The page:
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Lou Hickey, Codeine Velvet Club

Photo of Lou Hickey, Codeine Velvet Clubcourtesy of the artist

How would you describe your music?

"Codeine Velvet Club, its a retro mix of rock n roll, orchestral pop, with vintage jazz undertones?

My solo material is a mix of pop, burlesque, jazz, Cabaret, swing blues."

What is your role in your band? In the studio? In business or marketing decisions?

"In Codeine Velvet Club, there are two members including myself. The rest of the band are session musicians. I am the joint lead singer and song writer with my band mate Jon. In the studio, as Jon has been producing the albums etc he takes on a more dominant role than myself. Im fairly happy with this, as having always produced my solo material, its a welcomed break and lets me learn and observe. In business and marketing, the record label etc deal more with Jon, despite my efforts to be more included in these decisions. Its incredibly frustrating. I do feel this is because I am female. My suggestions often get ignore, then revisited 3 months later when the men think its their idea! haha

With my solo work, I am the sole song writer, producer, manager. I deal with everything from arrangements to finances. "

Describe your gear.

"For Codeine Velvet Club, I mostly sing, and occasionally play percussion.

For my solo work, I play a Roland RD 300GX I also have a piano in my house

I've also got in-ear monitors. "

Related Themes: Gear

Do you think being a woman and a musician is different from being a man and a musician? If so, how? Was there a moment that made a difference clear to you?

"Yes, I do think there is a difference. But I also think it depends which area of music you are in and what kind of people you are working with. As I have said, often my ideas get ignored, then a few months later one of then men will bring it up saying its their idea. When my band signed, I realized that everyone would approach my band mate Jon with ideas for approval and not myself. I am constantly having to ask for information. I feel like I have to prove my intelligence a little and work a lot harder than a lot of men I know in the business."

Related Themes: Cashing In She's Got The Look

Do you see differences between generations of women musicians?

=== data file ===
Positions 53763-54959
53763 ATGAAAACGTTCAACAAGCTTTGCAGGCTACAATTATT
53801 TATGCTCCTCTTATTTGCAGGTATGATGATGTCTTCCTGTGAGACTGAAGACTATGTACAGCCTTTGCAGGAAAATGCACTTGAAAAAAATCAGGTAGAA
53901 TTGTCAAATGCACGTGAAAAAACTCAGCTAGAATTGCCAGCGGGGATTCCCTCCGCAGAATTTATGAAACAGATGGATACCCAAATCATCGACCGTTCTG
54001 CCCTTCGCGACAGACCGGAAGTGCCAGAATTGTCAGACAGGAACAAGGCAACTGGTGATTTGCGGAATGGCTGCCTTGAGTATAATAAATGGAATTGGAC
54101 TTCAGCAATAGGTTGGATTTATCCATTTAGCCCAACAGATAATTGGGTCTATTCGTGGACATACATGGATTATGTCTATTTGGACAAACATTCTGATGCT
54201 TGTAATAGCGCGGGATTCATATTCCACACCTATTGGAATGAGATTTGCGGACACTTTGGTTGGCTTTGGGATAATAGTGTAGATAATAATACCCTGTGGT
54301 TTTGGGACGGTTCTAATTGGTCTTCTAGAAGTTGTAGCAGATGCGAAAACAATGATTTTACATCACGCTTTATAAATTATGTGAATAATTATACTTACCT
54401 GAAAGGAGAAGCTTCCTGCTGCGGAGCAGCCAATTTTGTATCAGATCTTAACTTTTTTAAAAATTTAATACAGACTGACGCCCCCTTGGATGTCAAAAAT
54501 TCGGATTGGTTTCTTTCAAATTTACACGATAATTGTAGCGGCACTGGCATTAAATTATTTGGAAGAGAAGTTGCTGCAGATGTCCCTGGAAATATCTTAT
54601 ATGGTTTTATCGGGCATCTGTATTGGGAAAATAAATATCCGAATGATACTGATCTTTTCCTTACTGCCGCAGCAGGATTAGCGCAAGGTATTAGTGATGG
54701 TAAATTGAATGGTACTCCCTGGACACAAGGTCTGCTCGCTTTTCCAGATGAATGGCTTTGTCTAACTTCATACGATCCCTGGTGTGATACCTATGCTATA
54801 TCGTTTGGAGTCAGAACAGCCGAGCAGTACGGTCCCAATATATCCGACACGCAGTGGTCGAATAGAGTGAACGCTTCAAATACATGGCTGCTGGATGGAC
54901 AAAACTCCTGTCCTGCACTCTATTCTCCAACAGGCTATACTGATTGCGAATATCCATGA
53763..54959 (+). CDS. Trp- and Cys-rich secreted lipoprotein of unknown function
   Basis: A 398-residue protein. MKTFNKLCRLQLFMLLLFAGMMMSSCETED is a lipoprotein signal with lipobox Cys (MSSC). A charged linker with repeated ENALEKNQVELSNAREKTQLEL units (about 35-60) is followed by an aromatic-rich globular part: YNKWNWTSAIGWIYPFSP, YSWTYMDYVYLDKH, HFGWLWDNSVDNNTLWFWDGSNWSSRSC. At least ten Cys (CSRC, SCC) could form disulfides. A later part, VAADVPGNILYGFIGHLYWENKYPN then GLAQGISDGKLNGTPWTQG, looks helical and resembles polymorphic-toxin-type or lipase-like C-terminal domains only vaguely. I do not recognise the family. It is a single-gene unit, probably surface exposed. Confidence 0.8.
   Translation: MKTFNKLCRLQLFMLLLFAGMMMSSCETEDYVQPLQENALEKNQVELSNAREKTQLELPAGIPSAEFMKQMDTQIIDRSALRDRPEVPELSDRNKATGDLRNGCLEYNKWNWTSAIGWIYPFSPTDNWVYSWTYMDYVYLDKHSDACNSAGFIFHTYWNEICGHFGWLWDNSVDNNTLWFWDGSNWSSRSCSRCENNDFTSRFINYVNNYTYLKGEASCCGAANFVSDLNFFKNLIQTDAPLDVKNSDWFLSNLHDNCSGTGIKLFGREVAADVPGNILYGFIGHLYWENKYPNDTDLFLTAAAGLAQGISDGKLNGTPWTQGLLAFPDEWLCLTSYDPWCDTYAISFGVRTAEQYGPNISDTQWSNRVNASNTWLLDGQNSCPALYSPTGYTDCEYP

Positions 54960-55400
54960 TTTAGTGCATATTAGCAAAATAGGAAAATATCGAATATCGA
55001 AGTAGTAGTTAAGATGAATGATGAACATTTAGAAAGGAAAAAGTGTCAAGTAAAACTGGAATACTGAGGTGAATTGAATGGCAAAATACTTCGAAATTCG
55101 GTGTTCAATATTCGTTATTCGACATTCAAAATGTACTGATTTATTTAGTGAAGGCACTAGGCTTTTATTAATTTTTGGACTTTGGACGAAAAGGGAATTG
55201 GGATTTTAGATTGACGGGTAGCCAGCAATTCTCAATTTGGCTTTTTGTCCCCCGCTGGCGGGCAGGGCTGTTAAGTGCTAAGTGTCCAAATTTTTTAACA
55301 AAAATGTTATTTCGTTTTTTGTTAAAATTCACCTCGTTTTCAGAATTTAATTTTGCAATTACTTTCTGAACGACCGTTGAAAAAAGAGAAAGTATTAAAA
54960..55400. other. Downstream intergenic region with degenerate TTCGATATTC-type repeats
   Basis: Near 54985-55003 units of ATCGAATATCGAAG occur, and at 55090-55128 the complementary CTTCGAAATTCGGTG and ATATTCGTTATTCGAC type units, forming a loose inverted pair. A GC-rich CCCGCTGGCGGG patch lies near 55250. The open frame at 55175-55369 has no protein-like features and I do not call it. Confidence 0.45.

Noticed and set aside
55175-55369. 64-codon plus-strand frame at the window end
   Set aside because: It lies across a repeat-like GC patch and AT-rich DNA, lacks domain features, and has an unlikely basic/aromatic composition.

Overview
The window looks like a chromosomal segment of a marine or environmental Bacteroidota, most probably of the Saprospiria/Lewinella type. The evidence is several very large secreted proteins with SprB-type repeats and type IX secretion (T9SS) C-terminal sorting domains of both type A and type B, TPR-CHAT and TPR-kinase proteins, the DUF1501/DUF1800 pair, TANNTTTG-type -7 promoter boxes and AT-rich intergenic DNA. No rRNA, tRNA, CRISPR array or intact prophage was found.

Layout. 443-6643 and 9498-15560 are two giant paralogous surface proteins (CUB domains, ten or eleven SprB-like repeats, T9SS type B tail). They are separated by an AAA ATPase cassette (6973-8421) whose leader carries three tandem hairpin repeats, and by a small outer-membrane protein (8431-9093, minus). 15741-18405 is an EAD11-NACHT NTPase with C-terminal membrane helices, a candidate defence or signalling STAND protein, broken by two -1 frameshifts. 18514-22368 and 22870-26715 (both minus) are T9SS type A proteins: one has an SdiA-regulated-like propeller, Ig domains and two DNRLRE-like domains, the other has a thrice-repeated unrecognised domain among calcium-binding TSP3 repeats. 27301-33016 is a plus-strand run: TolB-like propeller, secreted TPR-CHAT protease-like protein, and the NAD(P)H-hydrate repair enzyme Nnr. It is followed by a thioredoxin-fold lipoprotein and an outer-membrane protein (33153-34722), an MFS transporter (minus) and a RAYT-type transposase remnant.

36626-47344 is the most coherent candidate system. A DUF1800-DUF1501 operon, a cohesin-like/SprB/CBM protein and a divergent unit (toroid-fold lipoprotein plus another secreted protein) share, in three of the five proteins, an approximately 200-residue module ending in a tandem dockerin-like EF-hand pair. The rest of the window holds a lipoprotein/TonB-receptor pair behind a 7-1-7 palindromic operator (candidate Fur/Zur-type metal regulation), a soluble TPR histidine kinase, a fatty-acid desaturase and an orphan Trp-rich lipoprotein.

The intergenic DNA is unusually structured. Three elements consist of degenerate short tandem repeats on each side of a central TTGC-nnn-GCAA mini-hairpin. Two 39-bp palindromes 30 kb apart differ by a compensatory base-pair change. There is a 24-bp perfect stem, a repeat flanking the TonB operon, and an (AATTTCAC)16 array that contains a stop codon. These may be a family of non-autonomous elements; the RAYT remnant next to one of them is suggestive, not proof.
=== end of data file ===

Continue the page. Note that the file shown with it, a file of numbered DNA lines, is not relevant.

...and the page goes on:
"I think the 70's saw the start of a big change with punk, DIY, etc, and I think there has been a constant progression from this. Women are using music to voice their opinions and concerns, as well as making a career for themselves. I released my first two records myself. More and more women are doing this and learning more about the business. They are also becoming more business minded. More and more women have active roles in this industry. Not so much that it is perfectly even, but its an improvement.

"

Related Themes: Off The Clock

Did anyone ever give you any valuable advice about making your way in the music industry? What advice would you give to a woman musician just starting out?

"I was just told it was hard, and that I would need to toughen up. You have to put yourself out there and give it everything you've got. It is hard being a female working in the music business. To someone starting out, I would say, keep your head down, work hard, and if people choose not to see your intelligence and talent, then more fool them. Sometimes playing up on their pre-conceptions of women is the very thing that can outsmart them the most. You can use it to your advantage. "

Related Themes: She's Got The Look Advice

Why did you choose to play the instrument you play?

"I have been singing as long as I can remember. I started learning piano when I was 6. We had a piano in my house, and my sister used to go for lessons, and listening to her made me want to play.

At primary I learned the clarinet, and in high school I took up the cornet and trombone. At University I moved my focus to vocals. "

Related Themes: The First Time